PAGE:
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Boosting flu vaccination programmes

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A European CDC official said one possible strategy to curb the likelihood of a double epidemic would be to strengthen existing flu vaccination programmes.

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The Lancet cited Pasi Penttinen (European Centre for Disease Prevention and Control, Stockholm, Sweden) as saying: “We’ve got several questions in the air for what will happen in the next season but having [COVID-19 and influenza] circulate at the same time is really something that you want to avoid as much as possible.”

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A key challenge for health authorities, said Penttinen, is how to broaden the flu shot coverage, adding: “For influenza, we’re lucky to have a vaccine. And now, the debate among public health authorities is how to broaden the flu shot target groups from the current consensus.”

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Health-care workers at the forefront of COVID-19 care are likely to be mandated for influenza shots.

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Benefits of flu shots in children

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Vaccination of children is also under consideration. In the 2017–18 influenza season, only six countries in the EU recommended vaccination of children.

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Penttinen thinks that “[to vaccinate children or not] is a question that countries should have right now because vaccinating children against influenza reduces their risk of transmission of flu to the elderly and thus protects them better than direct vaccination of the elderly”.

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Widening the coverage of influenza shots, however, comes with certain challenges, mostly due to the fact that several countries would have placed an order for the vaccine before the pandemic.

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Therefore, increasing the bumping up flu shots demand now could lead to a vaccine shortage, the article stated.

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Dilemma

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“So countries are faced with a very difficult dilemma here in terms of how much effort to put into the influenza vaccination program in this situation,” Penttinen said.

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Experts urged people to adhere to social distancing, wearing masks and observing proper hygiene practices, especially hand-washing.

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They cite evidence of the benefits of these non-pharmaceutical interventions and believe that increased preparedness could prevent a serious double epidemic.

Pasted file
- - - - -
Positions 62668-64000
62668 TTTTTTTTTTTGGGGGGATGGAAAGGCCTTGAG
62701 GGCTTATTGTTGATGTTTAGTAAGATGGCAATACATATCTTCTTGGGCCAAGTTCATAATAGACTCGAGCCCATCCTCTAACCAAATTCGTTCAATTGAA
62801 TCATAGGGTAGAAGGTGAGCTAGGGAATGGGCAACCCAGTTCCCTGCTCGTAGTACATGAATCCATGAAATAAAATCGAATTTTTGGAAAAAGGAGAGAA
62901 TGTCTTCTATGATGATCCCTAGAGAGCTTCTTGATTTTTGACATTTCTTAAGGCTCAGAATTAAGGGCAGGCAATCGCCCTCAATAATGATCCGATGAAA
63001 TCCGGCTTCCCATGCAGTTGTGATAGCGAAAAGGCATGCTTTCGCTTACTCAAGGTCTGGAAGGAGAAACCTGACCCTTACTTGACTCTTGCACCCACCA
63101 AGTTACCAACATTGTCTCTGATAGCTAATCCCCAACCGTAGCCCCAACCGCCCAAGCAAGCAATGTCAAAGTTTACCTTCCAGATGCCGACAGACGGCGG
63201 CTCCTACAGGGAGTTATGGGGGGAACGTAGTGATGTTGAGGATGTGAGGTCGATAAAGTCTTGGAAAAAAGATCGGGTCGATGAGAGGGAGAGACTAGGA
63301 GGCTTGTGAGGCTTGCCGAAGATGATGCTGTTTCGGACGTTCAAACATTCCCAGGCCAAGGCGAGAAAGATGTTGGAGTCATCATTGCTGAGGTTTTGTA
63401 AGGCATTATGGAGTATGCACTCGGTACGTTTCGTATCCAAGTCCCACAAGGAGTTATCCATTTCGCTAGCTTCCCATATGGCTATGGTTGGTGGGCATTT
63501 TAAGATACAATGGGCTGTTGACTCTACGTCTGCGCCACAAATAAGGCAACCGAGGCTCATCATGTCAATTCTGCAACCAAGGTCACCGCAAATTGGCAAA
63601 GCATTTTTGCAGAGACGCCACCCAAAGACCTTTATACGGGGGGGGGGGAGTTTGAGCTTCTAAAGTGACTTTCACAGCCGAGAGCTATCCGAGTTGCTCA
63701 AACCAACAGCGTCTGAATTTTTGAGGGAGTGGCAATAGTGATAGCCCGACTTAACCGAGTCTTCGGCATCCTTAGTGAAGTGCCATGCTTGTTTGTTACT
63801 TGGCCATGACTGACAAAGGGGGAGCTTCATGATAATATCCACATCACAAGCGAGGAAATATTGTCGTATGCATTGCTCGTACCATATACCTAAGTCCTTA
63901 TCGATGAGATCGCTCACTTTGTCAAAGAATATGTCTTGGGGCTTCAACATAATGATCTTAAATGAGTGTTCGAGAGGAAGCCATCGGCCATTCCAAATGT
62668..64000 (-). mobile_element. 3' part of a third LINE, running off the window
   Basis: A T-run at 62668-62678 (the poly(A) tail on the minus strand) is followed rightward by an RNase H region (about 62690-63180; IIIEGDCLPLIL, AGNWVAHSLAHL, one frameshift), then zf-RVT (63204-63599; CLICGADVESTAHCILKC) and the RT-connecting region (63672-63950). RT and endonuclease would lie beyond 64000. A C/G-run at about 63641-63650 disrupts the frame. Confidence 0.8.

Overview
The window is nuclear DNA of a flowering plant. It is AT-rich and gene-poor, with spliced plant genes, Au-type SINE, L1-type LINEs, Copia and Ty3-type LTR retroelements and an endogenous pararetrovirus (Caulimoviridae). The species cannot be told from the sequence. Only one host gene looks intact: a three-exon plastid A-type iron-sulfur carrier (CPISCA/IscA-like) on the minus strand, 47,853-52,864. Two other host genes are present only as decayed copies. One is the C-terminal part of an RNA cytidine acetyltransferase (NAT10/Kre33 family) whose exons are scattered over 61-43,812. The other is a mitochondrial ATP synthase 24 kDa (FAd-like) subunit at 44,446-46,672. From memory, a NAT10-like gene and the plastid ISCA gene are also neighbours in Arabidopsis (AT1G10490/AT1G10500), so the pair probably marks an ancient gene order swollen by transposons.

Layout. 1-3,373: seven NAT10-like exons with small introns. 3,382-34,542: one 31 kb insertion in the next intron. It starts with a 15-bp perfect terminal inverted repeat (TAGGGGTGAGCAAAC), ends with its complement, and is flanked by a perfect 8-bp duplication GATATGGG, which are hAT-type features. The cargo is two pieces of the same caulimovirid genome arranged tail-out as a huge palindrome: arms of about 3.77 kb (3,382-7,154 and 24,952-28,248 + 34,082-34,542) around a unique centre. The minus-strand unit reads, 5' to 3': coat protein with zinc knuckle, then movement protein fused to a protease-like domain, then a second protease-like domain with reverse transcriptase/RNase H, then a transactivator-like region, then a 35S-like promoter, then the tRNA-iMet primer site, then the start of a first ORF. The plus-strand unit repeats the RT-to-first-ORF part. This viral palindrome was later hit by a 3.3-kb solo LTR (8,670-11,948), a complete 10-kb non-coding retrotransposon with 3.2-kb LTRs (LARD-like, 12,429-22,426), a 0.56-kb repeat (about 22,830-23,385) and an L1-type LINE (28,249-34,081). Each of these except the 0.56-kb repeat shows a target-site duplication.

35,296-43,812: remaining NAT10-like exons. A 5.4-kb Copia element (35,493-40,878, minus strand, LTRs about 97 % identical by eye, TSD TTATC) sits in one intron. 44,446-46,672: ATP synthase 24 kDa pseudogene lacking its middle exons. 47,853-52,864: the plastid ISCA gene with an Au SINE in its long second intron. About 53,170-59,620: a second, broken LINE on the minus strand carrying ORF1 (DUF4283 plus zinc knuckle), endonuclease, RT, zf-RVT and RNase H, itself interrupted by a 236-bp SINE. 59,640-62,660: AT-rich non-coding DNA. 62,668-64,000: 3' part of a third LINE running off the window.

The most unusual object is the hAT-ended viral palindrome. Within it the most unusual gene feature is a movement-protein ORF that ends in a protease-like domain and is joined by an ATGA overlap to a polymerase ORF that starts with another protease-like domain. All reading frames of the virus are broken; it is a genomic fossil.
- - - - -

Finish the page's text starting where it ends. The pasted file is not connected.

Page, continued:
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Paul Hunter (University of East Anglia, Norwich, UK), stated: “I think the feared double epidemic will probably not happen [since] the continuing social distancing that we are likely to see well into next year should be sufficient to supress any influenza epidemic.”

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At the same time, there’s a concern that with very low influenza activity leading to declined herd immunity to influenza, when the world gets back to normal after COVID-19 pandemic.

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“It would be a shame if we get through COVID-19 only to be hit harder by influenza the following winter season,” Hunter told the Lancet.

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WHO-recommended flu vaccines for 2020-2021 season

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Quadrivalent vaccines:

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The WHO recommends that quadrivalent vaccines for use in the 2020 – 2021 northern hemisphere influenza season contain the following:

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Egg-based Vaccines

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  • an A/Guangdong-Maonan/SWL1536/2019 (H1N1)pdm09-like virus;
  • an A/Hong Kong/2671/2019 (H3N2)-like virus;
  • a B/Washington/02/2019 (B/Victoria lineage)-like virus; and
  • a B/Phuket/3073/2013 (B/Yamagata lineage)-like virus.

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Cell- or recombinant-based Vaccines

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  • an A/Hawaii/70/2019 (H1N1)pdm09-like virus;
  • an A/Hawaii/70/2019 (H1N1)pdm09-like virus;
  • an A/Hawaii/70/2019 (H1N1)pdm09-like virus;
  • a B/Phuket/3073/2013 (B/Yamagata lineage)-like virus.

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Trivalent influenza vaccines:

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Egg-based Vaccines

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  • an A/Guangdong-Maonan/SWL1536/2019 (H1N1)pdm09-like virus;
  • an A/Hong Kong/2671/2019 (H3N2)-like virus; and
  • a B/Washington/02/2019 (B/Victoria lineage)-like virus.

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Cell- or recombinant-based Vaccines

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  • an A/Hawaii/70/2019 (H1N1)pdm09-like virus;
  • an A/Hong Kong/45/2019 (H3N2)-like virus; and
  • a B/Washington/02/2019 (B/Victoria lineage)-like virus.